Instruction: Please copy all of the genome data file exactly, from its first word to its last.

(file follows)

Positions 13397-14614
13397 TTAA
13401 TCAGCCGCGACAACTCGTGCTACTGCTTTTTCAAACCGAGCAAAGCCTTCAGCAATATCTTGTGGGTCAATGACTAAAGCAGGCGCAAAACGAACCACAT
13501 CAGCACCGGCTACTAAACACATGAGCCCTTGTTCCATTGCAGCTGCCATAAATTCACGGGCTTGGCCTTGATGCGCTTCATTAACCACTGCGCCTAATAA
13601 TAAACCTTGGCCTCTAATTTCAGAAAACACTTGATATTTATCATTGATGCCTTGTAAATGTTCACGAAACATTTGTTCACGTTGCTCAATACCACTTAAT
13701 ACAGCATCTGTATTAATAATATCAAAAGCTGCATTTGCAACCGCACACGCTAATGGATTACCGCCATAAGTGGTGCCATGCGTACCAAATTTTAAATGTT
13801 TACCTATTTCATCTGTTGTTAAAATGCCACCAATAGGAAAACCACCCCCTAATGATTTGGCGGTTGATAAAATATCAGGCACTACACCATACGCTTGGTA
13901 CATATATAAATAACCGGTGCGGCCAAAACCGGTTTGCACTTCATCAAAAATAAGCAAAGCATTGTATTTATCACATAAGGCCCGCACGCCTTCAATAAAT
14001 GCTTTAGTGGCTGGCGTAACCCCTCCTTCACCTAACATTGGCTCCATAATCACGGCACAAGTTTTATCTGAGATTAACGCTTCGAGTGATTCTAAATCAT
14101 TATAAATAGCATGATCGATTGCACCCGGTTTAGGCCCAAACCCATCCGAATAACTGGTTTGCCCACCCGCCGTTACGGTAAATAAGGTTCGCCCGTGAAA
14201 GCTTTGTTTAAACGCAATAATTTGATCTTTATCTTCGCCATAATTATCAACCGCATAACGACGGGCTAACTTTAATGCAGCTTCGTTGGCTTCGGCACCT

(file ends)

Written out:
Positions 13397-14614
13397 TTAA
13401 TCAGCCGCGACAACTCGTGCTACTGCTTTTTCAAACCGAGCAAAGCCTTCAGCAATATCTTGTGGGTCAATGACTAAAGCAGGCGCAAAACGAACCACAT
13501 CAGCACCGGCTACTAAACACATGAGCCCTTGTTCCATTGCAGCTGCCATAAATTCACGGGCTTGGCCTTGATGCGCTTCATTAACCACTGCGCCTAATAA
13601 TAAACCTTGGCCTCTAATTTCAGAAAACACTTGATATTTATCATTGATGCCTTGTAAATGTTCACGAAACATTTGTTCACGTTGCTCAATACCACTTAAT
13701 ACAGCATCTGTATTAATAATATCAAAAGCTGCATTTGCAACCGCACACGCTAATGGATTACCGCCATAAGTGGTGCCATGCGTACCAAATTTTAAATGTT
13801 TACCTATTTCATCTGTTGTTAAAATGCCACCAATAGGAAAACCACCCCCTAATGATTTGGCGGTTGATAAAATATCAGGCACTACACCATACGCTTGGTA
13901 CATATATAAATAACCGGTGCGGCCAAAACCGGTTTGCACTTCATCAAAAATAAGCAAAGCATTGTATTTATCACATAAGGCCCGCACGCCTTCAATAAAT
14001 GCTTTAGTGGCTGGCGTAACCCCTCCTTCACCTAACATTGGCTCCATAATCACGGCACAAGTTTTATCTGAGATTAACGCTTCGAGTGATTCTAAATCAT
14101 TATAAATAGCATGATCGATTGCACCCGGTTTAGGCCCAAACCCATCCGAATAACTGGTTTGCCCACCCGCCGTTACGGTAAATAAGGTTCGCCCGTGAAA
14201 GCTTTGTTTAAACGCAATAATTTGATCTTTATCTTCGCCATAATTATCAACCGCATAACGACGGGCTAACTTTAATGCAGCTTCGTTGGCTTCGGCACCT